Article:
According to one embodiment of the invention, applying changes at a standby database is provided by the computer system 700 in response to the processor 703 executing an arrangement of instructions contained in main memory 705. Such instructions can be read into main memory 705 from another computer-readable medium, such as the storage device 709. Execution of the arrangement of instructions contained in main memory 705 causes the processor 703 to perform the process steps described herein. One or more processors in a multi-processing arrangement may also be employed to execute the instructions contained in main memory 705. In alternative embodiments, hard-wired circuitry may be used in place of or in combination with software instructions to implement the embodiment of the present invention. Thus, embodiments of the present invention are not limited to any specific combination of hardware circuitry and software.
The computer system 700 also includes a communication interface 717 coupled to bus 701. The communication interface 717 provides a two-way data communication coupling to a network link 719 connected to a local network 721. For example, the communication interface 717 may be a digital subscriber line (DSL) card or modem, an integrated services digital network (ISDN) card, a cable modem, a telephone modem, or any other communication interface to provide a data communication connection to a corresponding type of communication line. As another example, communication interface 717 may be a local area network (LAN) card (e.g. for Ethernet™ or an Asynchronous Transfer Model (ATM) network) to provide a data communication connection to a compatible LAN. Wireless links can also be implemented. In any such implementation, communication interface 717 sends and receives electrical, electromagnetic, or optical signals that carry digital data streams representing various types of information. Further, the communication interface 717 can include peripheral interface devices, such as a Universal Serial Bus (USB) interface, a PCMCIA (Personal Computer Memory Card International Association) interface, etc. Although a single communication interface 717 is depicted in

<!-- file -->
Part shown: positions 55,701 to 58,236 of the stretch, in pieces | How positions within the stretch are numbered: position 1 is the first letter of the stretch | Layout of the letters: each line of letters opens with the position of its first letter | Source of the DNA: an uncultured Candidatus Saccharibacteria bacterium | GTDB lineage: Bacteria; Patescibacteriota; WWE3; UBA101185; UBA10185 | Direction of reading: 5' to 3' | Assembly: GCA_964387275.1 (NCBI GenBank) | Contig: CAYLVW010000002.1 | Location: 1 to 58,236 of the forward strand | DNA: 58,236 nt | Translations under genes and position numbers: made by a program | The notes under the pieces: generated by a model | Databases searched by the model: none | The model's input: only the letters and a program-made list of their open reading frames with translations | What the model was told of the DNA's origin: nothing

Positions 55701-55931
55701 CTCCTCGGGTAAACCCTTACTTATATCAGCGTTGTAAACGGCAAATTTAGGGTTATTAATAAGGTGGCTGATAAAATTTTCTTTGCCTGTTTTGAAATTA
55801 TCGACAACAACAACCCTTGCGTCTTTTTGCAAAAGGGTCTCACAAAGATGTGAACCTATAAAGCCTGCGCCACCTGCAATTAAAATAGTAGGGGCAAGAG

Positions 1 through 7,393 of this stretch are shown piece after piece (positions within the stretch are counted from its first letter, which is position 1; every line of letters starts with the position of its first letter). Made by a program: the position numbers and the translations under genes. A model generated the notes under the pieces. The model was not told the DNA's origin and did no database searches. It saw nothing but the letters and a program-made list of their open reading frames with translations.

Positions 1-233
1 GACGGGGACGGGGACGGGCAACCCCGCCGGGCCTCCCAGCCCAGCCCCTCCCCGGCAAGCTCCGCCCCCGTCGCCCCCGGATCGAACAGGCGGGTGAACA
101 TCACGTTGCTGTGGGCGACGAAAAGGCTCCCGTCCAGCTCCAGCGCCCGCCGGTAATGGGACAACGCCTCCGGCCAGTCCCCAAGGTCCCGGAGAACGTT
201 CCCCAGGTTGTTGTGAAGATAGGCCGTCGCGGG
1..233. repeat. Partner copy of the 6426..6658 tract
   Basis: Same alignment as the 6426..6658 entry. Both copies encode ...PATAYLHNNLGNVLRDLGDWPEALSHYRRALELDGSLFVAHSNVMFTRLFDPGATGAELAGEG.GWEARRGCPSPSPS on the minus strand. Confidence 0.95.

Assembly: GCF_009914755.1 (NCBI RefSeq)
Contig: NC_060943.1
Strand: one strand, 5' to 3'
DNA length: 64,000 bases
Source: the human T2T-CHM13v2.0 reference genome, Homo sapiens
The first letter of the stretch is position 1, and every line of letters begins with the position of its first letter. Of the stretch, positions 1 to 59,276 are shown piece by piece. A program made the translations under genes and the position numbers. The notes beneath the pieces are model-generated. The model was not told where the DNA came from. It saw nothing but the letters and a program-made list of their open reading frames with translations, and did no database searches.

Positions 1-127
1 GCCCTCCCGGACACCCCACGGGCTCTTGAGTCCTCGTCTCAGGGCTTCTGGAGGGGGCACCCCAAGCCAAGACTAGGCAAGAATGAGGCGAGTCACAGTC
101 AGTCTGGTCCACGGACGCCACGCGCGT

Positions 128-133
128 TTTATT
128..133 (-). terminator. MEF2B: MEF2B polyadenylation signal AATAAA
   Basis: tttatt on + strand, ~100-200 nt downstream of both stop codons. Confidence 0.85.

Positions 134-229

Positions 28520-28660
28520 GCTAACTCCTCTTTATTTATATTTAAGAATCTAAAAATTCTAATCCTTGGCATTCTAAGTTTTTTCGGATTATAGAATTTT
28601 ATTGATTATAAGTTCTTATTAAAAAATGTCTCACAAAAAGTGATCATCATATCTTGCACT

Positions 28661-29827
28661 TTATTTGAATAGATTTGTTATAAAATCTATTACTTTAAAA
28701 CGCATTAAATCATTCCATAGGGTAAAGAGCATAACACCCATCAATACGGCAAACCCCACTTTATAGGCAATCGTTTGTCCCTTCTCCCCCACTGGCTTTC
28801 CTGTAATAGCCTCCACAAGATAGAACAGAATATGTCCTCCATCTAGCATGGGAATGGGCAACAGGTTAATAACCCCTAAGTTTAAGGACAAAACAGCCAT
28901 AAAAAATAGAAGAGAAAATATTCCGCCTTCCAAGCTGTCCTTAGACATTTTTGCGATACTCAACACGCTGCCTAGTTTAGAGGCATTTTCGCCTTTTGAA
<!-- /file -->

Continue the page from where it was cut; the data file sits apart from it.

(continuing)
The network link 719 typically provides data communication through one or more networks to other data devices. For example, the network link 719 may provide a connection through local network 721 to a host computer 723, which has connectivity to a network 725 (e.g. a wide area network (WAN) or the global packet data communication network now commonly referred to as the “Internet”) or to data equipment operated by a service provider. The local network 721 and the network 725 both use electrical, electromagnetic, or optical signals to convey information and instructions. The signals through the various networks and the signals on the network link 719 and through the communication interface 717, which communicate digital data with the computer system 700, are exemplary forms of carrier waves bearing the information and instructions.
The computer system 700 can send messages and receive data, including program code, through the network(s), the network link 719, and the communication interface 717. In the Internet example, a server (not shown) might transmit requested code belonging to an application program for implementing an embodiment of the present invention through the network 725, the local network 721 and the communication interface 717. The processor 703 may execute the transmitted code while being received and/or store the code in the storage device 709, or other non-volatile storage for later execution. In this manner, the computer system 700 may obtain application code in the form of a carrier wave.